FIG. 2 shows a flow chart of the operation of a system according to one embodiment of the present invention. A designer optionally uses a tool to generate a set of transformation rules to convert the information exchanged between the GUI seen by the end user and the terminal data stream known by the target transaction processing or other application (block 10) for a selected screen image. The set of transformation rules describe how to map the differences between the field types of the GUI interface and of the terminal data stream. The rules may also specify validation rules, e.g. a field must be a positive integer less than 100. The rules may also provide input assistance, e.g. a list of permissible values for a field that the GUI may present as a drop down menu. The designer stores the set of transformation rules on the web server (block 12). The rules may be stored as part of a specialized applet or as a discrete object set that could be retrievable by a more generalized applet.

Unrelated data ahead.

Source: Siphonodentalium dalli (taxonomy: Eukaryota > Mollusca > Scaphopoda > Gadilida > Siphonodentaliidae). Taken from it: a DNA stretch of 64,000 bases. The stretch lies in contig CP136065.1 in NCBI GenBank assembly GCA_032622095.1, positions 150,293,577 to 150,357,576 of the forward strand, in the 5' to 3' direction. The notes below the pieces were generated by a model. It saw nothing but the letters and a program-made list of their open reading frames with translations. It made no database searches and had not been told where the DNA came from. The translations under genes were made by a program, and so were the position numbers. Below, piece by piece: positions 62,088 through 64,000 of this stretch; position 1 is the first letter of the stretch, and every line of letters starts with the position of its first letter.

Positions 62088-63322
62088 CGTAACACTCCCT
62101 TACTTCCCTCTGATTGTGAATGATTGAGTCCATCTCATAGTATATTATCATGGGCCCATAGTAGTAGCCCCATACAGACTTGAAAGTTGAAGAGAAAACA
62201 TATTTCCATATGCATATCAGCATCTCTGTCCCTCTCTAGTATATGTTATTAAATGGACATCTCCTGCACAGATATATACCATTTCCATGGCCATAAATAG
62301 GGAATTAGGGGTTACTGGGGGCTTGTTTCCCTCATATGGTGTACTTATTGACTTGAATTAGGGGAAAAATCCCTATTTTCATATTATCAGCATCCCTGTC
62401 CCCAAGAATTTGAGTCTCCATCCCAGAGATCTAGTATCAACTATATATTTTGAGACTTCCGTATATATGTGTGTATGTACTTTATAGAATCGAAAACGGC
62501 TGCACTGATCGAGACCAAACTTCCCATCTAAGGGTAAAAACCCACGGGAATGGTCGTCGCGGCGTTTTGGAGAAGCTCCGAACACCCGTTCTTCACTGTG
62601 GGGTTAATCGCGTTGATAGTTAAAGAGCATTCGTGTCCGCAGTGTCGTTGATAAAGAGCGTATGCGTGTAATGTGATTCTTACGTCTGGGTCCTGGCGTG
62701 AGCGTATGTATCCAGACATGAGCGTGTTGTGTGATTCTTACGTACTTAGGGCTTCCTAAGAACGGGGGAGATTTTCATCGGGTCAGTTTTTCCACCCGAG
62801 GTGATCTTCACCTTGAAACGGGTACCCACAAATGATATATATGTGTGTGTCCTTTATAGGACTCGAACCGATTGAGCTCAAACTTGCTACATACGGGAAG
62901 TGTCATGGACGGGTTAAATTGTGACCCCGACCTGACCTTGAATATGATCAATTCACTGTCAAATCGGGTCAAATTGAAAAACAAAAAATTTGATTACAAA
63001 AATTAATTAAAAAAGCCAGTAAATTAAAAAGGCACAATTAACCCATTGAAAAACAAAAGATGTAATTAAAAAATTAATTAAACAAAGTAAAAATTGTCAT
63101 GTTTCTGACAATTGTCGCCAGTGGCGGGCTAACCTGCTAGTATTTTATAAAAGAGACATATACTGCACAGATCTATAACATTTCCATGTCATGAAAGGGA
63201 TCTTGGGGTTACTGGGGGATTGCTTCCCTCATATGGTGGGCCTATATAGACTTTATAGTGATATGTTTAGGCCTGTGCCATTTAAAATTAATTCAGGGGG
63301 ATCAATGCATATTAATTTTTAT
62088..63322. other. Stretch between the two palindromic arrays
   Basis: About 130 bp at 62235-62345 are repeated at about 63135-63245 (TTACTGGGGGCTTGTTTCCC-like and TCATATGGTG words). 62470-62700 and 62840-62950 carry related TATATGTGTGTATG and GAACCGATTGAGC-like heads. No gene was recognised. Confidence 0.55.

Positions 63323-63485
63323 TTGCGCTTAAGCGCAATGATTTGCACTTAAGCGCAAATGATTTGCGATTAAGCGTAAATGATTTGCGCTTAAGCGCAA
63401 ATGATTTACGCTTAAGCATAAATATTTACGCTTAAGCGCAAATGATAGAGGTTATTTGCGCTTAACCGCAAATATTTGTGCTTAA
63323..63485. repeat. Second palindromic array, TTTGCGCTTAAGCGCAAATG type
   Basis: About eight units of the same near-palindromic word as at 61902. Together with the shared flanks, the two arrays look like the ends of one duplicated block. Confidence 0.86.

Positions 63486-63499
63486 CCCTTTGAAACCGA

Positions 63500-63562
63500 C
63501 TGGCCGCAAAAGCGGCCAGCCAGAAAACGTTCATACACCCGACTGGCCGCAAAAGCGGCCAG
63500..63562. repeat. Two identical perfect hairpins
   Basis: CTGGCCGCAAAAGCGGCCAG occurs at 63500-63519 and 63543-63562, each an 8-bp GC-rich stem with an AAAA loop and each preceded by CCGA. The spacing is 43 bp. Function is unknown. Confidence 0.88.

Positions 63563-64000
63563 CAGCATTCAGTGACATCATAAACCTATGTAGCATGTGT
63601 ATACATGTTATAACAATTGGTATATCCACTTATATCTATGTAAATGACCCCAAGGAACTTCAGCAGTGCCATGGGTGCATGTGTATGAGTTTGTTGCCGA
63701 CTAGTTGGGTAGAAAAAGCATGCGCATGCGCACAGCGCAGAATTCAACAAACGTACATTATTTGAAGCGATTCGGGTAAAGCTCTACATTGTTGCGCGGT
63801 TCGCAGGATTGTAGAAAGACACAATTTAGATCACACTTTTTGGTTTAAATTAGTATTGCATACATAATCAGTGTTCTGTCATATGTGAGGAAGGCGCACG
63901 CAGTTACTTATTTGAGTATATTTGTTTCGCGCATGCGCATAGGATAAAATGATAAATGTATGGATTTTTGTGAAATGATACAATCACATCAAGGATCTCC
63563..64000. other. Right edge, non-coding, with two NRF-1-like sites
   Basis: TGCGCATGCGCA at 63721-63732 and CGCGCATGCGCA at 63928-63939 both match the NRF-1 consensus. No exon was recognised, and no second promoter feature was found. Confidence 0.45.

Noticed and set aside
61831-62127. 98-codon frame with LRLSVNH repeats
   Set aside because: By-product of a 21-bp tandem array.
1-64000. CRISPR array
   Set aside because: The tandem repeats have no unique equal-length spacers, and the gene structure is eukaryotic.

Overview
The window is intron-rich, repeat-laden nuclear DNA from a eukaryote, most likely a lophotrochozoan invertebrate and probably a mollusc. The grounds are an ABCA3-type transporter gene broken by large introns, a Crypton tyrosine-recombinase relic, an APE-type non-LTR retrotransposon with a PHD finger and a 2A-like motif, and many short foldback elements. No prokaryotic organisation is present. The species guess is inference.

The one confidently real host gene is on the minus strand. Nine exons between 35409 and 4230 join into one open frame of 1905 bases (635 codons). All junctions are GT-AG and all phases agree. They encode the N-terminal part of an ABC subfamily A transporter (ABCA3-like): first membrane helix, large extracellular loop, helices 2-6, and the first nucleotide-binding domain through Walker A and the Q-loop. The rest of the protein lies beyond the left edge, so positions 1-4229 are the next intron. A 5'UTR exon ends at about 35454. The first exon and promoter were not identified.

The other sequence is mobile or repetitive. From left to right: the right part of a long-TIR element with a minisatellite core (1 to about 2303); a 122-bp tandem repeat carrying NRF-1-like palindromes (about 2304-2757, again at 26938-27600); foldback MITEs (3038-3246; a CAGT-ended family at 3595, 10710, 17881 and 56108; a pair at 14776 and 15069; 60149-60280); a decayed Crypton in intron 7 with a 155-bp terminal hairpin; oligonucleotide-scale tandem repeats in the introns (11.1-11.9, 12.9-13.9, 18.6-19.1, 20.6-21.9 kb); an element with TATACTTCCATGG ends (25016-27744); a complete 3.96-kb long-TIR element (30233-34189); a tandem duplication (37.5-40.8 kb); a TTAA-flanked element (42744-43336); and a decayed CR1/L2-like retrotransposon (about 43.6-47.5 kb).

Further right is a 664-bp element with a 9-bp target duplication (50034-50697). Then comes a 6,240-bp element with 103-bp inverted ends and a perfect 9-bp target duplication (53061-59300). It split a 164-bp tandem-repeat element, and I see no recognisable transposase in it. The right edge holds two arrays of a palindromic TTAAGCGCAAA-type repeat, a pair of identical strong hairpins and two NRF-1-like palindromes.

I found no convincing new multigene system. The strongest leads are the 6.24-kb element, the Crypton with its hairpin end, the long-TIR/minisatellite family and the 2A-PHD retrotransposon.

An end user of the application then starts the web browser (block 14) and, via an interface appropriate to the browser, initiates an action that results in the selection of an applet which may be transparently downline loaded (block 16). For example, the action could select a Uniform Resource Locator (URL) and a list of options with the user clicking on an HTML field tag to initiate the transparent downline load of an applet. This applet and its related configuration connects directly to the target application environment or to an intermediate environment that can connect to the target application environment. The end user initiates the desired application command (block 18) to the application. The transaction processing or other application sends a screen image over a data stream to prompt the user for related interaction (block 20).